We acknowledge that the term “Baptist Theology” is multifaceted. Therefore, it is important that we take the time to identify and explain the main components. We have identified three aspects vital to Baptist Theology; they are credo-baptism, baptism by immersion, and elder-led congregationalism.
Baptism is a command and a sacrament given to us directly from the Lord Jesus Christ. We believe that baptism is for professing believers only. If a child is neither old enough to demonstrate an understanding of the gospel nor to profess belief in the gospel the child should not be baptized. We understand the Old Testament sacrament of circumcision to point to the new status of the regenerate’s heart. Therefore, baptism is a visible and public sacrament which proclaims the reality of true circumcision which is the circumcision of the heart. We believe that one must hear the word, and therefore, understand the word prior to being baptized.
Romans 2:29; Matthew 28:19; Acts 10:44-48; and Romans 10:14
Baptism By Immersion
We believe that proper baptism requires full body immersion in water. The Greek verb baptizo (βαπτίζω) simply means to immerse. Therefore, whenever the verb baptizo is used in scripture it, by its very definition it implies immersion. The sinner going under the water represents the death of Jesus Christ, the body going into the ground. Coming back up out of the water represents the new life that we find in Christ Jesus’ resurrection.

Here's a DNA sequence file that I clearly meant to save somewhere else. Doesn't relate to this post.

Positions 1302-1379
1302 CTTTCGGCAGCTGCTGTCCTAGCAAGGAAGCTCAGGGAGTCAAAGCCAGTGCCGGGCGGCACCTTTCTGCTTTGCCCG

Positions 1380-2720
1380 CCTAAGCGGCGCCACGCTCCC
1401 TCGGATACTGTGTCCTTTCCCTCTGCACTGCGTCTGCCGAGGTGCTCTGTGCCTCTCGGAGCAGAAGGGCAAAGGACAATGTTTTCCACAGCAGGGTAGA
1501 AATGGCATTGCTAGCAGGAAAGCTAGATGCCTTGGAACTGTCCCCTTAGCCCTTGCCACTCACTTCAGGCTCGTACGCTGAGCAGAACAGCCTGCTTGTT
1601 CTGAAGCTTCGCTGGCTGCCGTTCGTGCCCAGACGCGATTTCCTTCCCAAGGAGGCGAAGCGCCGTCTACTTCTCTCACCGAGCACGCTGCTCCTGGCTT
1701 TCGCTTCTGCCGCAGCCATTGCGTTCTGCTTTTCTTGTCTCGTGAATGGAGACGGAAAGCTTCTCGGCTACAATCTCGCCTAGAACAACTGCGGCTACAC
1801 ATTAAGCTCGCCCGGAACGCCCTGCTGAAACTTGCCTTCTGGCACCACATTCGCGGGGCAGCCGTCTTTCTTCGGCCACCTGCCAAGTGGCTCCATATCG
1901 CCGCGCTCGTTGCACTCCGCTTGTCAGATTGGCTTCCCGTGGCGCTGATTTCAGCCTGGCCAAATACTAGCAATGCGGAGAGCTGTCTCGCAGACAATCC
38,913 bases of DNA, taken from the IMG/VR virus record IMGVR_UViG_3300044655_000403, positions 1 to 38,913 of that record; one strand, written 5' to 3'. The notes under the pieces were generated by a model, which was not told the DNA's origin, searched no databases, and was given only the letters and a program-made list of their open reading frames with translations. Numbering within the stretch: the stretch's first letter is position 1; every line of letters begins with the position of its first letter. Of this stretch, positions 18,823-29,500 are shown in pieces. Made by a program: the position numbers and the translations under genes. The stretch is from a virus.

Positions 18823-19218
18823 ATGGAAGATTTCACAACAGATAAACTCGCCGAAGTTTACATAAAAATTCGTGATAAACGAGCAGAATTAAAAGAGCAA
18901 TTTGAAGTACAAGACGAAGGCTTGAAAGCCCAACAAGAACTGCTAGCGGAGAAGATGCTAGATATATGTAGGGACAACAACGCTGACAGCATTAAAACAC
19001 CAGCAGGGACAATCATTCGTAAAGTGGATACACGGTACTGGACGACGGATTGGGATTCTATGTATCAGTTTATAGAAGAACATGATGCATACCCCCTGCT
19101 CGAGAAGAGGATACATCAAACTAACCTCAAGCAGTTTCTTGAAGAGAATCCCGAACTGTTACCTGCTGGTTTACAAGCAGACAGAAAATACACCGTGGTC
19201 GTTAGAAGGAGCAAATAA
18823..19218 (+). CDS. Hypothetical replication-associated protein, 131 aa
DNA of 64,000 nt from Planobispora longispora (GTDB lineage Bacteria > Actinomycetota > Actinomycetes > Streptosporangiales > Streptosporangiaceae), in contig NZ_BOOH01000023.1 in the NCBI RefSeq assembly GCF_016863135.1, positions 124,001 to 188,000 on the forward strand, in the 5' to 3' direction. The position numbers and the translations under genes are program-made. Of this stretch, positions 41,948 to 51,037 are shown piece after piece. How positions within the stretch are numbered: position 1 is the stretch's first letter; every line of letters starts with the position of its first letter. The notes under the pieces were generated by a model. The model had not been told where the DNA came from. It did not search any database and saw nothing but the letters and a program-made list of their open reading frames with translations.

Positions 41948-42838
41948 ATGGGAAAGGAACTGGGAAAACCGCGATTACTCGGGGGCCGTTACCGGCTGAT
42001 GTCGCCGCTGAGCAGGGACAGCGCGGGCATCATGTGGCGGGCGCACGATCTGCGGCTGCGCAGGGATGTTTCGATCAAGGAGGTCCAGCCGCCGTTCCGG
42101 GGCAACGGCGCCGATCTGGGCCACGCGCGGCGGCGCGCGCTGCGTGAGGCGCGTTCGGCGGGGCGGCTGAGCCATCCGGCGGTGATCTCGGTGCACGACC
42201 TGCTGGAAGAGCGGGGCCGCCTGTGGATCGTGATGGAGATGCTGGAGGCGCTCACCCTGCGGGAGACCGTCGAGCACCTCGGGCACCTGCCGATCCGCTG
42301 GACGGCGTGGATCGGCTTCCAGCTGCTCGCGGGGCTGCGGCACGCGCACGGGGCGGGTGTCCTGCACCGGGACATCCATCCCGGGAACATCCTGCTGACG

Romans 6:4; Colossians 11-12; and Matthew 3:16
We believe that the most biblically faithful understanding of church polity and structure is for a group of elders to be selected from within a local congregation to be in a position of authority over the congregation and to be held responsible to that congregation. Scripture acknowledges the reality that we are our brother’s keeper as well as the priesthood of all believers. Scripture also acknowledges that men are to be selected as elders; these men must fulfill certain roles and maintain certain life styles. The bible also acknowledges that those in local churches are to submit to these leaders. We believe that elder-led congregationalism is the most biblical way for churches to proceed in their polities. A local congregation is not formally held accountable to an outside entity. Churches are, however, encouraged to voluntarily partner with other churches and/ or parachurch entities which share common theological distinctions and goals.
1 Timothy 3:1-7; Titus 1:5-6; Hebrews 13:17; Matthew 18:15-20; 1 Peter 2:5; and Acts 20:17-35